Business Economics (MSB107)

This master level course in microeconomics provides students with the analytical skills necessary for conducting rigorous examinations of consumer choice, producer decisions and market formation. Students will also learn how to decode applied microeconomic research and gain hands-on experience in empirical analysis. Microeconomics provides important tools for leaders in business environments, analysts in planning and resource management and researchers in both the private and public sector. In the words of J. M. Keynes: "The theory of economics does not furnish a body of settled conclusions immediately applicable to policy. It is a method rather than a doctrine. An apparatus of the mind, a technique of thinking, which helps its possessor to draw correct conclusions."

Course description for study year 2024-2025. Please note that changes may occur.


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Microeconomic analysis provides critical tools for modern business leaders, public policymakers and resource managers, as well as researchers in both the private and public sector.

This course introduces students to microeconomic theory and its real-world applications at the master's level. The first part of the course presents core neoclassical theories of the consumer, firm, and market equilibrium outcomes, emphasizing training in abstract thinking and formal analysis (i.e., mathematical, graphical, and verbal). Strategic decision making by consumers and firms in a game theoretic framework is also covered.

The second part of the course covers a selection of extended microeconomic topics (e.g., public economics and behavioral economics). Throughout the semester, the students will also practice applied microeconomic analysis (e.g., decoding and analyzing scientific articles; data analysis; scientific writing).

Learning outcome


Upon completion of the course, students will have:

  • An advanced understanding of key microeconomic concepts, theories and models that form the basis of the course and the science of economics
  • The ability to see the complexity and scope of the determinants of economic behavior in consumers, producers and other types of microeconomic agents
  • Developed extensive knowledge and economic intuition regarding the formalization of models of the decision-making processes of microeconomic agents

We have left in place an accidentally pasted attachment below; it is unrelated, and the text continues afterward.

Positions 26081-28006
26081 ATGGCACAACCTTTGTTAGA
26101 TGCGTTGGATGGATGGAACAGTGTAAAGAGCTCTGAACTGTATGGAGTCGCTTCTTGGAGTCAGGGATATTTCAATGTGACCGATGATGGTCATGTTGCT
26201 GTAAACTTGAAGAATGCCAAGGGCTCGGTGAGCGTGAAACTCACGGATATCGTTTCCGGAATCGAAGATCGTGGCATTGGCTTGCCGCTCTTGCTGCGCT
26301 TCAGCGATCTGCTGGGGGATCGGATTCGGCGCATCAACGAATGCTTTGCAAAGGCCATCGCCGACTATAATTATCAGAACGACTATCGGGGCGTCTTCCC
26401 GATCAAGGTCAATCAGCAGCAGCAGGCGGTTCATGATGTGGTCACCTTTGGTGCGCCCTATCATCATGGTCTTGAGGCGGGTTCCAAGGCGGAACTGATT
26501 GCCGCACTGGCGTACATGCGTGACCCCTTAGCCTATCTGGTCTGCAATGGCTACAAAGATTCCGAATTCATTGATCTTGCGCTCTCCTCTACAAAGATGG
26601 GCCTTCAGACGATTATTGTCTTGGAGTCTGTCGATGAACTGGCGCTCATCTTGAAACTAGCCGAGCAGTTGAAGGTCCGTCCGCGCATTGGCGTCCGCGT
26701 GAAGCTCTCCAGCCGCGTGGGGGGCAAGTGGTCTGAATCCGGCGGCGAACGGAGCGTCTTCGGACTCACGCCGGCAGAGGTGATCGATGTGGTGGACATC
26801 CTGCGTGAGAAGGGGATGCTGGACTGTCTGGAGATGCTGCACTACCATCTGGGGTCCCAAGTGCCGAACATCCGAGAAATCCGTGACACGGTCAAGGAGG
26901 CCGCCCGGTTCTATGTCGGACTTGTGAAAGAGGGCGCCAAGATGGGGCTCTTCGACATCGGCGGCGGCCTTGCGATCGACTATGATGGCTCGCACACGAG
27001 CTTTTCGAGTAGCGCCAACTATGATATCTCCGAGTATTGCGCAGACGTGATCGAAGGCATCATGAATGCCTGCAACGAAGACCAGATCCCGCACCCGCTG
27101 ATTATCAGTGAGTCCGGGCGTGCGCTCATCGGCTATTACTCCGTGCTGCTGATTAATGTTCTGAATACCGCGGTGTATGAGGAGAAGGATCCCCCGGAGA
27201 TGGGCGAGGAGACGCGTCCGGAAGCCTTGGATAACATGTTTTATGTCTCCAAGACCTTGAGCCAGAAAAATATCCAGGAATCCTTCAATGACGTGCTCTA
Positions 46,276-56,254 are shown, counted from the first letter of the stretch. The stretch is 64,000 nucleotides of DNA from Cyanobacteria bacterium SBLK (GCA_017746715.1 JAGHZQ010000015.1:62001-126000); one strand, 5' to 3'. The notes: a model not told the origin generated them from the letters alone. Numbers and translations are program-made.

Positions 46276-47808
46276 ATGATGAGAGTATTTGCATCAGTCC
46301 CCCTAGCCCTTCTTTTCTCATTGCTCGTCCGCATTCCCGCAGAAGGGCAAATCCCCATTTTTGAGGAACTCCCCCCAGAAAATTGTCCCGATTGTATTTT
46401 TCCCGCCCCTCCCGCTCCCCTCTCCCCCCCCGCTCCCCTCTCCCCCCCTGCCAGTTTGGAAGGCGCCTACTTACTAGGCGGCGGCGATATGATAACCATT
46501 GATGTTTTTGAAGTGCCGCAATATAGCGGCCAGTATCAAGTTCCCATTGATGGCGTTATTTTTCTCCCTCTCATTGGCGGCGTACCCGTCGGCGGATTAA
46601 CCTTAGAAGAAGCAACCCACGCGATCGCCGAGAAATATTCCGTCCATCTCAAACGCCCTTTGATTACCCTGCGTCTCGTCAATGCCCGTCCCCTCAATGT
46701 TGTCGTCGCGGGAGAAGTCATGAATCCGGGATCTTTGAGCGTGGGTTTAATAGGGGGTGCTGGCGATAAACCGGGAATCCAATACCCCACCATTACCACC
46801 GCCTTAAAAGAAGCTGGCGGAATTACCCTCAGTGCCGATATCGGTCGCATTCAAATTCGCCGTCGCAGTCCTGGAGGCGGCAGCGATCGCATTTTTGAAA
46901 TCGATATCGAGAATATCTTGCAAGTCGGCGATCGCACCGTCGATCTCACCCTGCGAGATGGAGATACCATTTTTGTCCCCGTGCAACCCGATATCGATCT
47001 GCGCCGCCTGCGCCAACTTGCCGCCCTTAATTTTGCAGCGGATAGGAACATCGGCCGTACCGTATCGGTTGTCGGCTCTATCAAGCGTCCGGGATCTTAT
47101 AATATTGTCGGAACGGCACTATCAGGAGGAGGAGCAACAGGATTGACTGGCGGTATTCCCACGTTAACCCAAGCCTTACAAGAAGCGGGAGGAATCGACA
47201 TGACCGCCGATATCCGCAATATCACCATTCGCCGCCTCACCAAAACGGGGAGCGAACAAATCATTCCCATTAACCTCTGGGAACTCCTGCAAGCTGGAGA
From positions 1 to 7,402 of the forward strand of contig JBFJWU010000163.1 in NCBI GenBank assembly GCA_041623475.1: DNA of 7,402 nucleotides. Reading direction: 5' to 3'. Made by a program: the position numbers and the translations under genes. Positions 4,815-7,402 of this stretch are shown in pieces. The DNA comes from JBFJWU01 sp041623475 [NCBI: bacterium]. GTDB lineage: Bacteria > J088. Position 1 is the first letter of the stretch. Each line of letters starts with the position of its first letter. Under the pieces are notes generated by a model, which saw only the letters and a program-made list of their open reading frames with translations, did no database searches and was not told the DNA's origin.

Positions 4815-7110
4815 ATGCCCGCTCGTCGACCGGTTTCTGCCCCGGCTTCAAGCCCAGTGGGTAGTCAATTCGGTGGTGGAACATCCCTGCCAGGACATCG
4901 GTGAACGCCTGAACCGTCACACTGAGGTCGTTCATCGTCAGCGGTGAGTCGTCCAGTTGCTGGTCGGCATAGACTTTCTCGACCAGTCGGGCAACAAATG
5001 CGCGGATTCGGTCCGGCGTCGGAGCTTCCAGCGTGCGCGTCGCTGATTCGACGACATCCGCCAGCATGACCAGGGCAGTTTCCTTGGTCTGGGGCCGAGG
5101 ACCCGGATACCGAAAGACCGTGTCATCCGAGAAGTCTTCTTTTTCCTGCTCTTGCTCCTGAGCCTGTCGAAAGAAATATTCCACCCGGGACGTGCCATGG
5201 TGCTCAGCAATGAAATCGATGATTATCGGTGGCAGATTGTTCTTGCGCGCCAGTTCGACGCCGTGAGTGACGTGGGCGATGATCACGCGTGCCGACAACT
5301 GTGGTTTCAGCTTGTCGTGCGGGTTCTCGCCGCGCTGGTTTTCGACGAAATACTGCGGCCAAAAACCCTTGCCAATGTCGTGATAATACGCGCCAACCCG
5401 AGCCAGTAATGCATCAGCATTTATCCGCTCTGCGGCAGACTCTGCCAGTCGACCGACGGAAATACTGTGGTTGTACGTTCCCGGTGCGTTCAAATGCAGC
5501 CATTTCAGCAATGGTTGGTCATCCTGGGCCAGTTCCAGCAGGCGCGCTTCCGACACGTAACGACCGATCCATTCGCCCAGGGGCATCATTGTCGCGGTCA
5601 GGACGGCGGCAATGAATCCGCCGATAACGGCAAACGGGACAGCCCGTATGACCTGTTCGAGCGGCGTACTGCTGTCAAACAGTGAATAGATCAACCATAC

• Understand how extensions/modifications of consumer theory, producer theory, and market equilibrium models are relevant for addressing real-world challenges
  • Solve microeconomic models using statistical software (e.g., R) and simulate demand, supply, market price, and competitive equilibriums.


Upon completion of the course, students will:

  • Have the ability to use different theories and models to analyze what drives economic actors in different situations
  • Know how to read and comprehend published microeconomic research
  • Be capable of implementing their own applied microeconomic research
  • Be able to apply microeconomic tools as a basis for evaluating and developing economic decision-making strategies in both the private and public sectors of the economy
  • Be able to analyze the causes of and potential solutions to real-world challenges such as designing wage contracts, mitigating free-riding in teams, and selecting channels of advertising.
  • Know how to use statistical software for simulating economic models such as predict market prices

Required prerequisite knowledge


Recommended prerequisites

Bachelor's course in microeconomics, calculus, and statistics.


Folder exam and written exam

Form of assessment Weight Duration Marks Aid
Folder (multi-part individual or group assignment) 2/5 1 Semesters Letter grades
Written exam 3/5 4 Hours Letter grades Dictionary 1), Valid calculator,

1) Dictionary: English-English, English-other, other-Englis

Course teacher(s)

Course coordinator:

Hammad Shaikh

Study Program Director:

Yuko Onozaka

Method of work

Attend lectures, process course material (textbook chapters, scientific articles, etc.), solve practice problems (both graded and non-graded), work in learning teams. The expected distribution of effort is approximately as follows:

Attending lectures = 40 hours

Attending practice sessions = 20 hours

Learning team work = 110 hours

Independent study = 110 hours

Overlapping courses

Course Reduction (SP)
Microeconomics (MØA107_1) 10

Open for

Admission to Single Courses at UiS Business School
Industrial Economics - Master of Science Degree Programme Master of Science in Accounting and Auditing Business Administration - Master of Science
Exchange programmes at UIS Business School

Course assessment

There must be an early dialogue between the course supervisor, the student union representative and the students. The purpose is feedback from the students for changes and adjustments in the course for the current semester.In addition, a digital subject evaluation must be carried out at least every three years. Its purpose is to gather the students experiences with the course.


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